1 cup pitted, chopped dates, 1/2 cup chopped dried figs
Every year, the retelling of the story of Passover sparks the same intergenerational debate around our family's seder table. Like singing "Dayenu" or eating charoset, we look forward to our traditional discussion of the nature and extent of anti-Semitism. My father, with my grandmother cheering on, argues that anti-Semitism is alive and, alas, well.
Each year the charoset recipe remained the same, but the stories were different. Finally, when I was old enough to hear them, my father told me how he and his brother tried to commemorate Passover in Ebensee, an Austrian concentration camp.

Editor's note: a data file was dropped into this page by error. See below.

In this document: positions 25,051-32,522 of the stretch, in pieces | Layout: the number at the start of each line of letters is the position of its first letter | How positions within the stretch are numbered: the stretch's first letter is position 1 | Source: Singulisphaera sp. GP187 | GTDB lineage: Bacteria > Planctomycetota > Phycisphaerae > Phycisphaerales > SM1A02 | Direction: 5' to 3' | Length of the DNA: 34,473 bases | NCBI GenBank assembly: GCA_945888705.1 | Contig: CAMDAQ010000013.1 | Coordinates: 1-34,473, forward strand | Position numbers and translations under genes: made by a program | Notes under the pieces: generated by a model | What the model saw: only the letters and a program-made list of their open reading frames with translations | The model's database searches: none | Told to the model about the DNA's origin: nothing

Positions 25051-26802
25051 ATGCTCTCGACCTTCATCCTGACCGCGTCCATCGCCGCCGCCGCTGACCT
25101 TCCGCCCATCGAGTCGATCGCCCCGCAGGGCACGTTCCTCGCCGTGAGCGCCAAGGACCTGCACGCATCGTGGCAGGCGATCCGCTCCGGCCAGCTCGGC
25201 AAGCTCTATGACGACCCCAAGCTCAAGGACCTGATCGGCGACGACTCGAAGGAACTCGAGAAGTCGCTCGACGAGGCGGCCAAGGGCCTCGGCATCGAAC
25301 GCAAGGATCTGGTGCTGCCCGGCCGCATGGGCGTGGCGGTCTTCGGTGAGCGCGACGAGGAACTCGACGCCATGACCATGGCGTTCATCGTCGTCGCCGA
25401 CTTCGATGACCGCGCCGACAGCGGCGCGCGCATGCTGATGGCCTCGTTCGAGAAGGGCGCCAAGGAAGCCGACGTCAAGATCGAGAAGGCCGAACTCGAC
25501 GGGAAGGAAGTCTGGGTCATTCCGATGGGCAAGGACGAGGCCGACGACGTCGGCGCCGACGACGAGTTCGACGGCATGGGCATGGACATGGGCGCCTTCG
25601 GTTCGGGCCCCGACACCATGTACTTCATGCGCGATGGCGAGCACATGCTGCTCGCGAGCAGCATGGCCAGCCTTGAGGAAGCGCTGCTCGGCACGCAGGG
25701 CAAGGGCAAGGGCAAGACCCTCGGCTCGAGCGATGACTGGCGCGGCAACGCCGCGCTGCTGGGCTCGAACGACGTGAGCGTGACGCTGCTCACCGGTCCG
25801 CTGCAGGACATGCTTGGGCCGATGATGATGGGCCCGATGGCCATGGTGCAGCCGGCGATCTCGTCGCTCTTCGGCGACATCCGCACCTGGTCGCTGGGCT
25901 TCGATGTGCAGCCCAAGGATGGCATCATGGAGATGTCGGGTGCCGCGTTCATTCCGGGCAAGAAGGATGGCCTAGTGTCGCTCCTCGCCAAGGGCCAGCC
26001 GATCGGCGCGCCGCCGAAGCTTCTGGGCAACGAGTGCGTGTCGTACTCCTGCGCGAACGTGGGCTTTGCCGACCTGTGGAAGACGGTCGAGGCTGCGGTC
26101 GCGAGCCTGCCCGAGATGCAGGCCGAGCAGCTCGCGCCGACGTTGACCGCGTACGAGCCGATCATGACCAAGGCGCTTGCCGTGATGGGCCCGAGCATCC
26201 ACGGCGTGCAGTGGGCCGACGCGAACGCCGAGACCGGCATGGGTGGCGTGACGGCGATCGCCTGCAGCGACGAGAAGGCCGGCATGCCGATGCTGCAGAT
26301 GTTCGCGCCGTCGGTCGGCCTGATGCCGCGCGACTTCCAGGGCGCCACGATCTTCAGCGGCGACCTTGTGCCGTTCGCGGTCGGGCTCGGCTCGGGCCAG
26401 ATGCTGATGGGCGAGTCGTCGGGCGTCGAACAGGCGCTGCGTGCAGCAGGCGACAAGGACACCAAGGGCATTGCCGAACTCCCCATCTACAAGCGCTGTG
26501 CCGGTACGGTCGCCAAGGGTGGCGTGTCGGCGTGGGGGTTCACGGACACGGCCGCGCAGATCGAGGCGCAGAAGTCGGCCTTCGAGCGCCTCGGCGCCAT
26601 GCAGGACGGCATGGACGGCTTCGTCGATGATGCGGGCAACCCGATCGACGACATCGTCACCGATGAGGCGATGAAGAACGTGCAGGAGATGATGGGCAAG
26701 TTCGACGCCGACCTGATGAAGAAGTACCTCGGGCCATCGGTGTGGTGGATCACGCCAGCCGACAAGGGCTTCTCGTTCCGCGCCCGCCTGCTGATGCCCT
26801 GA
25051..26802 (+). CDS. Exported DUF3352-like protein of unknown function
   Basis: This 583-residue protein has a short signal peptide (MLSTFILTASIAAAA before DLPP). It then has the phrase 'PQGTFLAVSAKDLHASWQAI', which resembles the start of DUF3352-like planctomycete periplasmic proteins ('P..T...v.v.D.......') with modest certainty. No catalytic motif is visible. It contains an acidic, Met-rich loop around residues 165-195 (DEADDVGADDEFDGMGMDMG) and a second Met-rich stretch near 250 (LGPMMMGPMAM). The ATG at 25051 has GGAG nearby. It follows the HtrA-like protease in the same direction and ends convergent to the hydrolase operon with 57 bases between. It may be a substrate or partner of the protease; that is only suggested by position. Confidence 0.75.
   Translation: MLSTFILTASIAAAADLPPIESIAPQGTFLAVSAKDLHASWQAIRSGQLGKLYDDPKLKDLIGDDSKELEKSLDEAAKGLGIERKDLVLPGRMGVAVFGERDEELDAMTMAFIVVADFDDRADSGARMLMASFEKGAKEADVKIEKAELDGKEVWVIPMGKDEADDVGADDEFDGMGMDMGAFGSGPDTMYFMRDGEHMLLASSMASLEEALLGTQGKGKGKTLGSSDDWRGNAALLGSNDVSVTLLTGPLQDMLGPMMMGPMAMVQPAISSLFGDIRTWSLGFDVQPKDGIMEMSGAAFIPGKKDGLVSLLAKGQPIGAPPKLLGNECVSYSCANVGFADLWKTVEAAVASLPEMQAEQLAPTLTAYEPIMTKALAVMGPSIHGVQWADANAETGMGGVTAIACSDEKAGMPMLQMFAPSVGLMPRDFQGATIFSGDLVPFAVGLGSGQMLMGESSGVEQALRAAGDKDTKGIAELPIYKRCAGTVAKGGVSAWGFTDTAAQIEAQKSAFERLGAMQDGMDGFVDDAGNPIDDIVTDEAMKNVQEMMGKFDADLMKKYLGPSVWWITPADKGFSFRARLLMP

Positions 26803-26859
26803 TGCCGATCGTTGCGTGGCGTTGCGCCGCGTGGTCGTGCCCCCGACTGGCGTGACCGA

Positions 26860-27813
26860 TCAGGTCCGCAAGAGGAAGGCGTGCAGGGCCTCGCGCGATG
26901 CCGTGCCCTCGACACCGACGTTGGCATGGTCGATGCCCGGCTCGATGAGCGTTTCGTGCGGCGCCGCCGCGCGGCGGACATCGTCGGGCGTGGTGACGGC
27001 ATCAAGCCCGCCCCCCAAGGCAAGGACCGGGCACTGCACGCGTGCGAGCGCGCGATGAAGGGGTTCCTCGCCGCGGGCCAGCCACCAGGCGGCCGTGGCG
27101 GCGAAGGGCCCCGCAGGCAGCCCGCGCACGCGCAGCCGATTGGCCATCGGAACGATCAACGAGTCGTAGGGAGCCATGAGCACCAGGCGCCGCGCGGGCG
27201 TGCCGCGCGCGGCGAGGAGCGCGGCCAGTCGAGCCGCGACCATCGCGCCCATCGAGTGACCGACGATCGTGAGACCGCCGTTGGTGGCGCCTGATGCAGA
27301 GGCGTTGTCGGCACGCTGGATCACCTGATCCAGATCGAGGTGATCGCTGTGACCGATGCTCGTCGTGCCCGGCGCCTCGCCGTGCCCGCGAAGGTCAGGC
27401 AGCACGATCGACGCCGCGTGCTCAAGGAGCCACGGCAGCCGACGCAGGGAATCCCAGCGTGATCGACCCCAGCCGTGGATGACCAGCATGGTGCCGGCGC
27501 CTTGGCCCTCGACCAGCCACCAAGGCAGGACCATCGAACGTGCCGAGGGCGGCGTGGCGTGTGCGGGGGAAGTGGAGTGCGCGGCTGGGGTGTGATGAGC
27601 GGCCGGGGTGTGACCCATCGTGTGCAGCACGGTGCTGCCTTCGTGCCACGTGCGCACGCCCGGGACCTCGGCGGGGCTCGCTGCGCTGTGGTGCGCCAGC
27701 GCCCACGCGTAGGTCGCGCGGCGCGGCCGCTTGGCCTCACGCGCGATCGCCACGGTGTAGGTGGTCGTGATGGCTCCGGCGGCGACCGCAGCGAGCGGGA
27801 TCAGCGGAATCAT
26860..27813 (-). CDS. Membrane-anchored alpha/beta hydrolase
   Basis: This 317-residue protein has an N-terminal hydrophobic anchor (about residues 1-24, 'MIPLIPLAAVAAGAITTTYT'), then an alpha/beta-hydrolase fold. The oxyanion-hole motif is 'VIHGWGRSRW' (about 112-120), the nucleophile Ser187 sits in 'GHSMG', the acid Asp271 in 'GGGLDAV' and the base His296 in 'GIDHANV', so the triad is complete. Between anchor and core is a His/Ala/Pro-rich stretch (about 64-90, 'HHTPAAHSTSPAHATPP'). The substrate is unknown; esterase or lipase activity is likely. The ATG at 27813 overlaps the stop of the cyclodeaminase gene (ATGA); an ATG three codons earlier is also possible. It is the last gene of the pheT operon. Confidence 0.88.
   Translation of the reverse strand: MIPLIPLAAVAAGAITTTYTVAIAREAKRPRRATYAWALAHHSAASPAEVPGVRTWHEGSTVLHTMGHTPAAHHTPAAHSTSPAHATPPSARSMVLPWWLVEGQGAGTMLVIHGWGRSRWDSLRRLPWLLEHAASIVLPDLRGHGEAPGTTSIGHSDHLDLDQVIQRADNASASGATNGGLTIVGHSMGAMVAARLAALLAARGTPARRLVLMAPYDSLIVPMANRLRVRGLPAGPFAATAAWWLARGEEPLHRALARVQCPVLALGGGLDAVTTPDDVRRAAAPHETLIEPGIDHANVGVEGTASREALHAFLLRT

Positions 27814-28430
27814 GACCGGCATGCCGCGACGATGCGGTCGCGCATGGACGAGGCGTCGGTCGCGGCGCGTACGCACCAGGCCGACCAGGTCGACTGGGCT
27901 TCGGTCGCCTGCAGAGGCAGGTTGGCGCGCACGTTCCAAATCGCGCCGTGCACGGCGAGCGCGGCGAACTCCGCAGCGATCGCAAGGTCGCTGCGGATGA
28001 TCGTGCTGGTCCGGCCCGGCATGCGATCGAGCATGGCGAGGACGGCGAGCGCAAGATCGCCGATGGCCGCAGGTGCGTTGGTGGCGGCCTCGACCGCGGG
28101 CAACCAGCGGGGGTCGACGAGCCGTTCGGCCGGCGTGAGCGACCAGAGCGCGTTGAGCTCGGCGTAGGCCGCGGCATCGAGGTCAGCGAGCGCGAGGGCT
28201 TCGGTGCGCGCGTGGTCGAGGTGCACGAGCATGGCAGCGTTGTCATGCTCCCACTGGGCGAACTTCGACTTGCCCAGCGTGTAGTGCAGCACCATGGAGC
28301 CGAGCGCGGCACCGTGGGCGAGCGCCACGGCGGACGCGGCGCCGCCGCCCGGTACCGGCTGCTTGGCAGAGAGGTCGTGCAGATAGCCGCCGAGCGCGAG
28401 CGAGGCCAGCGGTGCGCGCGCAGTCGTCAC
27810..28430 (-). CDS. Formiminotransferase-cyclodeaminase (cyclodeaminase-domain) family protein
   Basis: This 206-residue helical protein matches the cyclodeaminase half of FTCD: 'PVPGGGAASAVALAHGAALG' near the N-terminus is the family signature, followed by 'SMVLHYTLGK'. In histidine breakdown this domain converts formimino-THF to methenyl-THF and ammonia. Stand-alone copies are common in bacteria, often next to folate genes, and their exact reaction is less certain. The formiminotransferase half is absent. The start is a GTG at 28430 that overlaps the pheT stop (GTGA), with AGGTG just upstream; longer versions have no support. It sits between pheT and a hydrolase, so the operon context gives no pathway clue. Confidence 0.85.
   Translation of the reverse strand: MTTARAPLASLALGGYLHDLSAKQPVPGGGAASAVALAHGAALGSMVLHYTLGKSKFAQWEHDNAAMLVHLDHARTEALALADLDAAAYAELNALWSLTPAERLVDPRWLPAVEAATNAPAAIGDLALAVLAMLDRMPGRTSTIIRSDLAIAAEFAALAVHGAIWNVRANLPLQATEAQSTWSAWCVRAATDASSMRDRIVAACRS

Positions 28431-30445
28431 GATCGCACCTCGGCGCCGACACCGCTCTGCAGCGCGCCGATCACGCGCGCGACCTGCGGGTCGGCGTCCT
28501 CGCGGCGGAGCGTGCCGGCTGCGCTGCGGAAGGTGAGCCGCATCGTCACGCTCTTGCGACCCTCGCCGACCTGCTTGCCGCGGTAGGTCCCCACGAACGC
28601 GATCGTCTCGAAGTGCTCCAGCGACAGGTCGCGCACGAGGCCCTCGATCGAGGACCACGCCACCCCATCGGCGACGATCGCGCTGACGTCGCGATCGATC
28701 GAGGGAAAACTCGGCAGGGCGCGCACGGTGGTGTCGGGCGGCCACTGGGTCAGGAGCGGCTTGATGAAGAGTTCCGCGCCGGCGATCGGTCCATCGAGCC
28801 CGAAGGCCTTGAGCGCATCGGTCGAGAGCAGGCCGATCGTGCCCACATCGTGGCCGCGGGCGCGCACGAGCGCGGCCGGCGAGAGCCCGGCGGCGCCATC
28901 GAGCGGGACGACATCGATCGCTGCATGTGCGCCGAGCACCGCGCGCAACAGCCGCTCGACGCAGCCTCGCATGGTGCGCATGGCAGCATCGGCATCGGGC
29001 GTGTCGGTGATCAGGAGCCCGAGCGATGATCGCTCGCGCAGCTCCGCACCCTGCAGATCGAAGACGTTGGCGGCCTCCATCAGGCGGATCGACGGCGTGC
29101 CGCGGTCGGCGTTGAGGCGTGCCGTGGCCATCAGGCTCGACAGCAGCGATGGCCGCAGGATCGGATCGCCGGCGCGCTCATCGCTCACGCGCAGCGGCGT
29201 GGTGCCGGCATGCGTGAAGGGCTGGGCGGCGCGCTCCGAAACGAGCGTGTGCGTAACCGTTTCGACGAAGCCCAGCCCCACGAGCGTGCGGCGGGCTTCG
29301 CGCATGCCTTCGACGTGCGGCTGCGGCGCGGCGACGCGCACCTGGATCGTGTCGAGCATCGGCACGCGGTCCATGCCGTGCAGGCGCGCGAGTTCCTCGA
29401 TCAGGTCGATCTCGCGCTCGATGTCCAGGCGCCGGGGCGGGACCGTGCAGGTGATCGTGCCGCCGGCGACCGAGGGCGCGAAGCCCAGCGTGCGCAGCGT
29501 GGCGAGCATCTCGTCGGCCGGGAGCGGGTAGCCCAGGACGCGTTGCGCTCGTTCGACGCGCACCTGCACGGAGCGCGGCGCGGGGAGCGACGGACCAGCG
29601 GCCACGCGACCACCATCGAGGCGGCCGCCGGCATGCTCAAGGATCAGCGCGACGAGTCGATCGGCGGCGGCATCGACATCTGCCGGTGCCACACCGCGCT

Although I've been attending Passover dinners from the time I was knee-high to a scrupulously set seder table, there's something I've never really thought about until recently: how does all this storytelling relate to me?